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Does Cloud Computing Hurt Apple?

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If the central thesis of the cloud-computing movement is that hardware is largely irrelevant -- made obsolete by browsers that can run applications anywhere, on any device -- and if Dell's (Nasdaq: DELL  ) recent purchase of Wyse Technology proves that the movement has momentum, then why are Apple (Nasdaq: AAPL  ) investors hoarding shares like a pirate who's found a long-lost buried treasure? The Mac maker is subject to the same forces conspiring to commoditize computer hardware, right?

I'm inclined to say "no," but I'll admit it's a troubling question. Feature for feature, there isn't much difference between machines manufactured by Dell, Hewlett-Packard, Acer, and Apple. All use Intel chips. All use some form of hard drive. All use copious amount of RAM to retrieve information quickly. All use modern Wi-Fi radios to access the Internet.

Yet history shows that the more commoditized the market, the more that small service and design enhancements make a huge impact. Think about Rackspace Hosting (NYSE: RAX  ) in the Web-hosting market. Hundreds of companies give customers tools to run a website or Web business, but only Rackspace pledges that you'll get a human every time you call with a problem. To the customer whose website crashes at 11 p.m., getting through to a friendly voice on the first call is a big deal. (Nasdaq: AMZN  ) unit Zappos has a similar story. Agents are encouraged to spend as much time as customers need to fix a problem or make a sale. As a result, Zappos sells more than $1 billion worth of merchandise annually. Why? There's a noticeable difference between buying from Zappos and buying from the local Al Bundy.

Small distinctions are where Apple shines. Take rounded corners. Do they matter much? No, it's an aesthetic change. But when you feel a MacBook's beveled edges topping a rounded corner, you know you're using a Mac. Same with the software: The Mac OS is designed to provide as close to an all-in-one experience as possible. Who cares if you don't buy additional software? The Mac has what you need, or at least enough to explain two consecutive years of better than 20% growth in unit sales.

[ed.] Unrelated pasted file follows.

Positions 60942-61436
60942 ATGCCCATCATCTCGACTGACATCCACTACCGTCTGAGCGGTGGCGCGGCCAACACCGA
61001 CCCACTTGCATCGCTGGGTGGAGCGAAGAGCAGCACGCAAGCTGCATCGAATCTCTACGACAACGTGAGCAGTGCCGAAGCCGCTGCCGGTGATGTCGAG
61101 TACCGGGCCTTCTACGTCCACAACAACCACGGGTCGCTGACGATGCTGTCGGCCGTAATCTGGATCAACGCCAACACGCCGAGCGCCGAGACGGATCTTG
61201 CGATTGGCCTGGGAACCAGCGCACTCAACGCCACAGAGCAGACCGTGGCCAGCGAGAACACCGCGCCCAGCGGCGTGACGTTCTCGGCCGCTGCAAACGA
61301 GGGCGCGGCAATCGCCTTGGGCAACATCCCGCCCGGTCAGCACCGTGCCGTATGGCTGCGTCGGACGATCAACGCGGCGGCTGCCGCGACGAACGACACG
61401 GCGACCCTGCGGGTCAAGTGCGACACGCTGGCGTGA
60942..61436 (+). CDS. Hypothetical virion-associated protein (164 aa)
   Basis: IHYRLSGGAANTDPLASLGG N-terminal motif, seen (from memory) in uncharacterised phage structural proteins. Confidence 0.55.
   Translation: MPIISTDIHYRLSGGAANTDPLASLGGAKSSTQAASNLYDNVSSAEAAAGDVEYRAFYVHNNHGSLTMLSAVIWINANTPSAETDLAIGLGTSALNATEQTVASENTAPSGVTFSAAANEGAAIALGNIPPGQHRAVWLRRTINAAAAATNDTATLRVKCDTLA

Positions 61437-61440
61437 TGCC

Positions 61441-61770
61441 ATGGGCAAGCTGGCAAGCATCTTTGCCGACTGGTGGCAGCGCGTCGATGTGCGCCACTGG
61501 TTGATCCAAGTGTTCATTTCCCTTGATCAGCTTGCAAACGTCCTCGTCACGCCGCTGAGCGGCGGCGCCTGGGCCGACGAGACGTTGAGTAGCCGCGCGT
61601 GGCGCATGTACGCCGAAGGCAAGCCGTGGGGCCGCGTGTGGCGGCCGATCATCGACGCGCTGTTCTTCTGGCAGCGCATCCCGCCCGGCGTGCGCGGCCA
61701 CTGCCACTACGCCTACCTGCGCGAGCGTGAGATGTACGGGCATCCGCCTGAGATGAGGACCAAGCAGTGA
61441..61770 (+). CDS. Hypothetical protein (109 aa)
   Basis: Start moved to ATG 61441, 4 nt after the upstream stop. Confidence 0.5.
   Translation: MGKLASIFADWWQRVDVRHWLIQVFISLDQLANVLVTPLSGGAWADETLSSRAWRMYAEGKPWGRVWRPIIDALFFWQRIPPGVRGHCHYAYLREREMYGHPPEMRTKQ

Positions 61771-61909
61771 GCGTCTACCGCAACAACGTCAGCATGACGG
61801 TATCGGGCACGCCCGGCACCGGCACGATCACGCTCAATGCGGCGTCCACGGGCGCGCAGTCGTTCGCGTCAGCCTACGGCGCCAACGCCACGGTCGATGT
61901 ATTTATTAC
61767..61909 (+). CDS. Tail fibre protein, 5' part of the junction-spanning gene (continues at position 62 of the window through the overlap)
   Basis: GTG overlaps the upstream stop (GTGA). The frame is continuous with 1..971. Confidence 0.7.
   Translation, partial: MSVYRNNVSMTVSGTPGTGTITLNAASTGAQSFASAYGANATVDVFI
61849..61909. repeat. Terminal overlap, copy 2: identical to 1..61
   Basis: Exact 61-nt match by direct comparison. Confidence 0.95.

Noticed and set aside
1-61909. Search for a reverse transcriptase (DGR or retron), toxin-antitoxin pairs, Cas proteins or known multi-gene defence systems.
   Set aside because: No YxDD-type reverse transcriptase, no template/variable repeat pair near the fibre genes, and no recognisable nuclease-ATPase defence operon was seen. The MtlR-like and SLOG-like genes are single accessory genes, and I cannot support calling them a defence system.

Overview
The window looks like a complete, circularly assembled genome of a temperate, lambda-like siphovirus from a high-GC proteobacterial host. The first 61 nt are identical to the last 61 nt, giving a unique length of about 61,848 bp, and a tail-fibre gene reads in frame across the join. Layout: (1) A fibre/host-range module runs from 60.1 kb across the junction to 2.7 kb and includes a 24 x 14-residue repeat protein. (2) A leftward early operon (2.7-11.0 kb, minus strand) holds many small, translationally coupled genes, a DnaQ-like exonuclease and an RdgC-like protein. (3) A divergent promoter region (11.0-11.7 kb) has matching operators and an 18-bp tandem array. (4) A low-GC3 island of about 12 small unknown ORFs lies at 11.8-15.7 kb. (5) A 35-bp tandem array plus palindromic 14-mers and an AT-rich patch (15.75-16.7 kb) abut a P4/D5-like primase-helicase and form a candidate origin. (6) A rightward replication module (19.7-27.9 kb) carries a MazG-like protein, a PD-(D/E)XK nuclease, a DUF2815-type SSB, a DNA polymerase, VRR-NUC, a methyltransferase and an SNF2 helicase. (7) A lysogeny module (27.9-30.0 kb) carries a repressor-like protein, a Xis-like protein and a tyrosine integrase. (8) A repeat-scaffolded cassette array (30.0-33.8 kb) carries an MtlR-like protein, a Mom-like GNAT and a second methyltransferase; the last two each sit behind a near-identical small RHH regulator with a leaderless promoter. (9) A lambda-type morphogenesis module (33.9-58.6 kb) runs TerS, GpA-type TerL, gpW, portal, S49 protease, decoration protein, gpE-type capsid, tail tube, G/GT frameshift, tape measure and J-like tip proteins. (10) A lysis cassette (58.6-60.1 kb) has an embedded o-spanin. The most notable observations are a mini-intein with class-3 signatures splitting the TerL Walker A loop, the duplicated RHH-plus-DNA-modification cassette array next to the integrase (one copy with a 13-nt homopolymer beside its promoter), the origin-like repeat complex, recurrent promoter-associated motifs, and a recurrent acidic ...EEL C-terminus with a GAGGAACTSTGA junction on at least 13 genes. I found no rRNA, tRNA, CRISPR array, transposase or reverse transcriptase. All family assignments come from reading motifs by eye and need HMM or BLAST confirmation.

So even if the truth is that the rush to cloud computing should be costly for commodity computer manufacturers, users see Macs as materially different. They see them as well-crafted, integrated systems that come with high-touch support by way of an international retail network. Everything the late Steve Jobs intended, in other words.

Think I'm right? Wrong? Either way, Apple isn't the only company profiting from the cloud-computing revolution. For more ideas, I suggest this Motley Fool video special report: "The Two Words Bill Gates Doesn't Want You to Hear." The research is free, but only for a limited time, so watch it now.

Fool contributor Tim Beyers is a member of the Motley Fool Rule Breakers stock-picking team. He owned shares of Apple and Rackspace Hosting at the time of publication. Check out Tim's Web home, portfolio holdings, and Foolish writings, or connect with him on Google+ or Twitter, where he goes by @milehighfool. You can also get his insights delivered directly to your RSS reader.

The Motley Fool owns shares of Intel and Apple. Motley Fool newsletter services have recommended buying shares of, Rackspace Hosting, Apple, and Intel, writing covered calls on Dell, and creating a bull call spread position in Apple. The Motley Fool has a disclosure policy. We Fools don't all hold the same opinions, but we all believe that considering a diverse range of insights makes us better investors. Try any of our Foolish newsletter services free for 30 days.

Read/Post Comments (2) | Recommend This Article (2)

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Help us keep this a respectfully Foolish area! This is a place for our readers to discuss, debate, and learn more about the Foolish investing topic you read about above. Help us keep it clean and safe. If you believe a comment is abusive or otherwise violates our Fool's Rules, please report it via the Report this Comment Report this Comment icon found on every comment.

  • Report this Comment On April 11, 2012, at 8:14 PM, cwwwhalen wrote:

    I must disagree with your assessment of cloud computing as it relates to our everyday applications. Most non business users don't want to subscribe to a another continuing service model which just allows us to use a word processor, spreadsheet program or some other trivial application. Honestly, Microsoft product updates just make the applications more onerous and harder to use. And I couldn't imagine attempting to perform custom image editing or illustrating with a cloud based platform, the lag time would not be constructive.

    In terms of businesses, most companies are basically islands whose firewalls would never allow this type of service.

    Well designed hardware will never be irrelevant, just compare Apple products with anything else in and out of the industry. There really is no equal. And when you can merge elegant hardware with superb programs, then you have a winning product.

  • Report this Comment On April 11, 2012, at 8:47 PM, TMFMileHigh wrote:


    I know I'm early an adopter but ... anywhere from 70% to 80% of my workday is spent using cloud applications, and almost all of my favorite software is cloud-based. Specific apps I gladly pay for:

    * Toggl

    * WorkFlowy

    * Highrise

    * HelloWallet

    * QuickBooks Online

    * WordPress

    You get the picture.

    Thanks much and Foolish best,



    Tim Beyers

    TMFMileHigh, Motley Fool Rule Breakers Analyst, Supernova Odyssey I Portfolio Contributor


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